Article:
Because SAD and TKS share social fears and accompanying avoidant behaviors, there is confusion as to whether, and if so how, these two concepts overlap and differ from one another. The theoretical difference is that negative evaluation by others which is humiliating to oneself is central to SAD, while the primary concern of TKS suffers is how they make others uncomfortable (Kirmayer, 1991). Furthermore, cognitive-behavioral therapy (CBT) was found to be less effective for the symptoms of TKS than those of SAD (e.g., Kleinknecht and Dinnel, 2001; Rector et al., 2006). This result provides empirical evidence that TKS and SAD are distinctive, while suggesting that current CBT approaches do not address all aspects of TKS.

Kasahara (1972) classified TKS into four subtypes based on the severity of symptoms: (a) a transient type, which is usually found in adolescents or associated with life changes, (b) a neurotic type, which is related to nervous temperament (shinkeishitsu), (c) an offensive type, which involves delusions or ideas of reference to offend others, and (d) a secondary type, which is a phobic disorder associated with schizophrenia. In this classification, the first and second types are common across cultures and correspond to SAD as defined in the DSM, where egorrhea symptoms of ORS and fear of eye-to-eye confrontation correspond to the third type (i.e., offensive type) of TKS (Kasahara, 1972). Although the offensive type has traditionally been considered specific to Eastern populations (e.g., Takahashi, 1989; Kirmayer, 1991), recent studies have revealed the presence of the offensive type within university student samples (Kleinknecht et al., 1997; Dinnel et al., 2002) as well as in clinical samples (McNally et al., 1990; Clarvit et al., 1996) in Western countries.

In their efforts to clarify the difference between SAD and TKS, Kinoshita et al. (2008) proposed a conceptual model that divides SAD into subtypes. According this model, SAD is first divided based on whether or not offensive symptoms are present. SAD with offensive type is then further divided based on whether or not there is conviction of offensiveness. The latest edition of the DSM-5 (2013) incorporated the offensive symptoms as one of the symptoms in SAD. Furthermore, the DSM-5 included the fear of showing anxiety symptoms that might be negatively evaluated by others as a criterion for SAD. This fear of showing anxiety resembles the features of egorrhea; it involves one's concern that internal information, such as anxiety and tension, is discerned by others. Thus, egorrhea is not a rare, peculiar phenomenon, but one that has potential for advancing our understanding of social anxiety.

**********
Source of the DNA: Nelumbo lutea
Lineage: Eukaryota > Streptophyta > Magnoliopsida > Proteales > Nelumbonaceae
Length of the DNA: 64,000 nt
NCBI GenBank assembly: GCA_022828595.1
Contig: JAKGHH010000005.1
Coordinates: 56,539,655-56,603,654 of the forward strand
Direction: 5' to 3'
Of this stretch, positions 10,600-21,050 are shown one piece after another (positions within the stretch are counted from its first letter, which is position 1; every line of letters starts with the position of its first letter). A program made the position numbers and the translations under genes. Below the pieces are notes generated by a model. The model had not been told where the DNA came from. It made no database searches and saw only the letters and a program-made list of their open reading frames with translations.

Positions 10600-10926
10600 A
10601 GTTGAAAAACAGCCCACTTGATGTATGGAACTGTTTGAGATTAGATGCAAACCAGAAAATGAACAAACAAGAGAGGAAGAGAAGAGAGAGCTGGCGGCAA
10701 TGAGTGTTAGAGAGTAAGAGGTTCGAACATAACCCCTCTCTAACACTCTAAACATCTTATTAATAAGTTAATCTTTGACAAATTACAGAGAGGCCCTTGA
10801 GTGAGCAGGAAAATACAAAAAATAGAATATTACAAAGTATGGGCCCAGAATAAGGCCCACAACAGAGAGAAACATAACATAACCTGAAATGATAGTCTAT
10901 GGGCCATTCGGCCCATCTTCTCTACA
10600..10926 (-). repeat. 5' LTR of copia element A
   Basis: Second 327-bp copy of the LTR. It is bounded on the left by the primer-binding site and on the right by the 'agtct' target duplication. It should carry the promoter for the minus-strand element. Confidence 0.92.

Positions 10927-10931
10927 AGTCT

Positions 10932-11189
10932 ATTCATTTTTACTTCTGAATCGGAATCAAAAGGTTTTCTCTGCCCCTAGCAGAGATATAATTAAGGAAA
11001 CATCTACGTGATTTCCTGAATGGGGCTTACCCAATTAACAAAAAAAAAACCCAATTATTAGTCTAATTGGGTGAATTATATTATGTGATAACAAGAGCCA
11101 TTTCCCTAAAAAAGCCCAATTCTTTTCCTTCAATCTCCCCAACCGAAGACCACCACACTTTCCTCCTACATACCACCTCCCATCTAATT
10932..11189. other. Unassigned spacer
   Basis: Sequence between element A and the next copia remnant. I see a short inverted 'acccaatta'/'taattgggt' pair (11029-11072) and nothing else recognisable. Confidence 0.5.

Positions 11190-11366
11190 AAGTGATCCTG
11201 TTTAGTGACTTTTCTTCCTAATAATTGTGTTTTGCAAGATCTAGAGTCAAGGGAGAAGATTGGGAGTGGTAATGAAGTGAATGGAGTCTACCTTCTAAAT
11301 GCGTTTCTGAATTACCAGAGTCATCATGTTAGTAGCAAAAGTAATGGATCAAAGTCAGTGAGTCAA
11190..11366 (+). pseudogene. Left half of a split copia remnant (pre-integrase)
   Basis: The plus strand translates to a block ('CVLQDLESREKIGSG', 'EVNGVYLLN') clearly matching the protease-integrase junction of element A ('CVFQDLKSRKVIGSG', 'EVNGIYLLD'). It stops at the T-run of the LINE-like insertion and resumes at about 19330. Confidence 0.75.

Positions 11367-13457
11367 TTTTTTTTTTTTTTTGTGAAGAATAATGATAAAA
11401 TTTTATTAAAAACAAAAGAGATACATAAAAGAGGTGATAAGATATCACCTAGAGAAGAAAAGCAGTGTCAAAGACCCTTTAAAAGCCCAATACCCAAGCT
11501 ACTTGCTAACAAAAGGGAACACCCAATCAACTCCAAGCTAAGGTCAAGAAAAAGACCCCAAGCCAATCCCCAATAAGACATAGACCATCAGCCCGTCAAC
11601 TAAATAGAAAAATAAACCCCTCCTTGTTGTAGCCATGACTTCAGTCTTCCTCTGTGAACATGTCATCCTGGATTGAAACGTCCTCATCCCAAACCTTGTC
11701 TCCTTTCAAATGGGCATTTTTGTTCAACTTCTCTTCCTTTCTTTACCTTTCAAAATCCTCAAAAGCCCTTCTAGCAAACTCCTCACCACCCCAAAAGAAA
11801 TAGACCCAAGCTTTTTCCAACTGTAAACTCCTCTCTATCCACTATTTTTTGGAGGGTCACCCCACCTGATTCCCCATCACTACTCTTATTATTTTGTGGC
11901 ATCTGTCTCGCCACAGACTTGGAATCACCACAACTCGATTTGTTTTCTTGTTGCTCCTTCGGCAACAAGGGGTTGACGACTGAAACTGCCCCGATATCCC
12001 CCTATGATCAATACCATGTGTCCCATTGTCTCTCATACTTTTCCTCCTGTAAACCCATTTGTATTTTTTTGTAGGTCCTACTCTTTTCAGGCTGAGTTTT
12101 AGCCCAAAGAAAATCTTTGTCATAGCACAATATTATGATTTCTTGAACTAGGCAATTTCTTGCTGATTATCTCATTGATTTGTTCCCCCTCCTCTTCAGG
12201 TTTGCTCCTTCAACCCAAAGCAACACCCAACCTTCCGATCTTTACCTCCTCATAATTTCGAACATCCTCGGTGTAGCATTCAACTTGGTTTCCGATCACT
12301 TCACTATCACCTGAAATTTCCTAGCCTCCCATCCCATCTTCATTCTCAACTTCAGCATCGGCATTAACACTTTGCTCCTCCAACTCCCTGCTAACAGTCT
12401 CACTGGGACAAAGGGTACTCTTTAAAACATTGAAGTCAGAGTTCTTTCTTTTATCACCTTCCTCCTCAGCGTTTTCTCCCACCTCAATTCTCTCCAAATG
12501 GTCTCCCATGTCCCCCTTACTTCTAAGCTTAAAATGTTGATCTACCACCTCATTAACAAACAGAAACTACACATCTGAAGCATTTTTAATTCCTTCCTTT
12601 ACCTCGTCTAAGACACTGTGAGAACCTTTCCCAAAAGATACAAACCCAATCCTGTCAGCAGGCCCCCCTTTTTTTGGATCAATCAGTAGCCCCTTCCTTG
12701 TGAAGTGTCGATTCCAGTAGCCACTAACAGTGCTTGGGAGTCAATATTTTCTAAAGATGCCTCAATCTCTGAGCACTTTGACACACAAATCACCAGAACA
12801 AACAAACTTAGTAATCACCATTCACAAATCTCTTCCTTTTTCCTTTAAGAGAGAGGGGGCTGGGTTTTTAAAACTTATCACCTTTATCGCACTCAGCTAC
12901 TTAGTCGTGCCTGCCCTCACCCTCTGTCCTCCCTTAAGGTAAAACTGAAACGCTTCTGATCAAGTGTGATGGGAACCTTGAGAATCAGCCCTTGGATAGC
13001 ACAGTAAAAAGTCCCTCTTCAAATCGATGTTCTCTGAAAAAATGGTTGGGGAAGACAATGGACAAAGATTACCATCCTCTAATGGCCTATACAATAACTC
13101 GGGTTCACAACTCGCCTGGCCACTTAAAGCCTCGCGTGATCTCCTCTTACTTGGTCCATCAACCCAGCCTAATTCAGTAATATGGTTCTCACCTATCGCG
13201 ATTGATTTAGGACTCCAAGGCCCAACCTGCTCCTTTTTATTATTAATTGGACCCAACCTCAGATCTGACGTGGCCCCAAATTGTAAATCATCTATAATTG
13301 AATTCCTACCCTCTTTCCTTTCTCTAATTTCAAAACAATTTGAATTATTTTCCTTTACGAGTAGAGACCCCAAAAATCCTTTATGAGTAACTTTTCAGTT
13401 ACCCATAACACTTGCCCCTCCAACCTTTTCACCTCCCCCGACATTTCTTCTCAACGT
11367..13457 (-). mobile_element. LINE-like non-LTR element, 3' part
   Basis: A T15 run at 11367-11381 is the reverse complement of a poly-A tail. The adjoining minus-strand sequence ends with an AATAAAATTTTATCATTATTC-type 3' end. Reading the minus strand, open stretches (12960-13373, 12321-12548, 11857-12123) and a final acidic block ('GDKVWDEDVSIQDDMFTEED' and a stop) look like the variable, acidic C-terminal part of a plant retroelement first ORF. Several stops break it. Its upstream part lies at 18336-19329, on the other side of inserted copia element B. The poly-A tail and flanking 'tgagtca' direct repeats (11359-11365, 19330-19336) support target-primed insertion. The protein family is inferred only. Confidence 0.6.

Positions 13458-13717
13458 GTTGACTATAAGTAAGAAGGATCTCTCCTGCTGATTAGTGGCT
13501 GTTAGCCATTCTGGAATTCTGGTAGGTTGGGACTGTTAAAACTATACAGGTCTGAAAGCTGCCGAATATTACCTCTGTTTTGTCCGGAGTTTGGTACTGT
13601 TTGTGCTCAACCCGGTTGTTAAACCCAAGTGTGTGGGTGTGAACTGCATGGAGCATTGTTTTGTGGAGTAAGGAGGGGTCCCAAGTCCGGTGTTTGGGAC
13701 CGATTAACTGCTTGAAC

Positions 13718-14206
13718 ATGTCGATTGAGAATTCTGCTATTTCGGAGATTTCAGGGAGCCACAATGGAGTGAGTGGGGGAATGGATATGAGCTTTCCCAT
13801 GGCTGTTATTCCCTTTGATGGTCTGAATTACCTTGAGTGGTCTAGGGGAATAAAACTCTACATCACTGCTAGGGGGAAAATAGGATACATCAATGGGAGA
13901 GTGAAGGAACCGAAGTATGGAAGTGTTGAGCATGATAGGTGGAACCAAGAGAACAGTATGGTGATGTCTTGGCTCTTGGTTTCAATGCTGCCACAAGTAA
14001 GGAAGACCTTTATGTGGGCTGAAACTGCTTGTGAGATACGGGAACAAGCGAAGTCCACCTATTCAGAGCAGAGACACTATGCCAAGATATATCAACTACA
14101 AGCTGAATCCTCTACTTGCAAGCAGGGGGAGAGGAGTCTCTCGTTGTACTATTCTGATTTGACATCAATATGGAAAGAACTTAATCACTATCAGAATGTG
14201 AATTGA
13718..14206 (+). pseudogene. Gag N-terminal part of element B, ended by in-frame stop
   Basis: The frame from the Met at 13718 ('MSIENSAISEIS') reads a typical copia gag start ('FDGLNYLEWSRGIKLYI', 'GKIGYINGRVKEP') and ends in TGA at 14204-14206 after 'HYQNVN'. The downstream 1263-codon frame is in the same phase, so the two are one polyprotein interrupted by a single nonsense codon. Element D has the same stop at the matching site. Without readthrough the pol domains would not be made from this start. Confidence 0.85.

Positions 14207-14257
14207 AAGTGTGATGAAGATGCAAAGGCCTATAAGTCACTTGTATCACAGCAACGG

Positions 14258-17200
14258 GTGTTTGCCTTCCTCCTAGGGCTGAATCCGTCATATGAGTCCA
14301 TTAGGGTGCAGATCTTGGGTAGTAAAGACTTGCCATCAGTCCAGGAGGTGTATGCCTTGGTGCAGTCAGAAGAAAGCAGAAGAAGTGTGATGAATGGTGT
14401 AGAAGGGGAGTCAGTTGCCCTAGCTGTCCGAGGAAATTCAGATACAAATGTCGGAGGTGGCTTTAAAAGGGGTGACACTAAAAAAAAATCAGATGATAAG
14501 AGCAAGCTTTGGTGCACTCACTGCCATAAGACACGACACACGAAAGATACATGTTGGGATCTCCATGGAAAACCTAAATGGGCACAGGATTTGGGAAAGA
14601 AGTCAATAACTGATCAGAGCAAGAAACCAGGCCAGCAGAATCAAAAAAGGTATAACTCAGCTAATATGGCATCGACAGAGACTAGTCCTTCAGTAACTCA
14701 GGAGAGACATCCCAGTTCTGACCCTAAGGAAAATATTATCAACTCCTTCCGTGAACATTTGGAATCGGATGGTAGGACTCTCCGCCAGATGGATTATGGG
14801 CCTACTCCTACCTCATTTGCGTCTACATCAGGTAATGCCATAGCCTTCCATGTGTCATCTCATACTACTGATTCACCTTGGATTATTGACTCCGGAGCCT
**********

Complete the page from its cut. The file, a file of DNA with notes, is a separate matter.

Until the latest publication of the DSM-5, previous DSMs treated TKS as a culturally distinctive disorder in Japan. As a collectivistic culture, Japanese society values group harmony, which demands that individuals maintain heightened sensitivity to others. Furthermore, as opposed to people in Western countries who tend to have an independent self-construal, Japanese peoples' self-perceptions are organized around an interdependent self-construal, which focuses on connectedness with one's surroundings (Markus and Kitayama, 1991). Thus, behaviors that promote one's internal attributes (e.g., personal desires and motives) have negative repercussions for interpersonal relations, especially when these behaviors disregard others' feelings and disturb the group's atmosphere (Hamaguchi, 1985; Heine et al., 1992). True feelings are often not directly expressed as the typical Japanese style of communication involves the notion of tatemae (façade, appearances) and honne (true feelings) (Doi, 1986). As a result, being successful in the domain of interpersonal relationships requires an ability to infer others' feelings while simultaneously hide one's own feelings appropriately.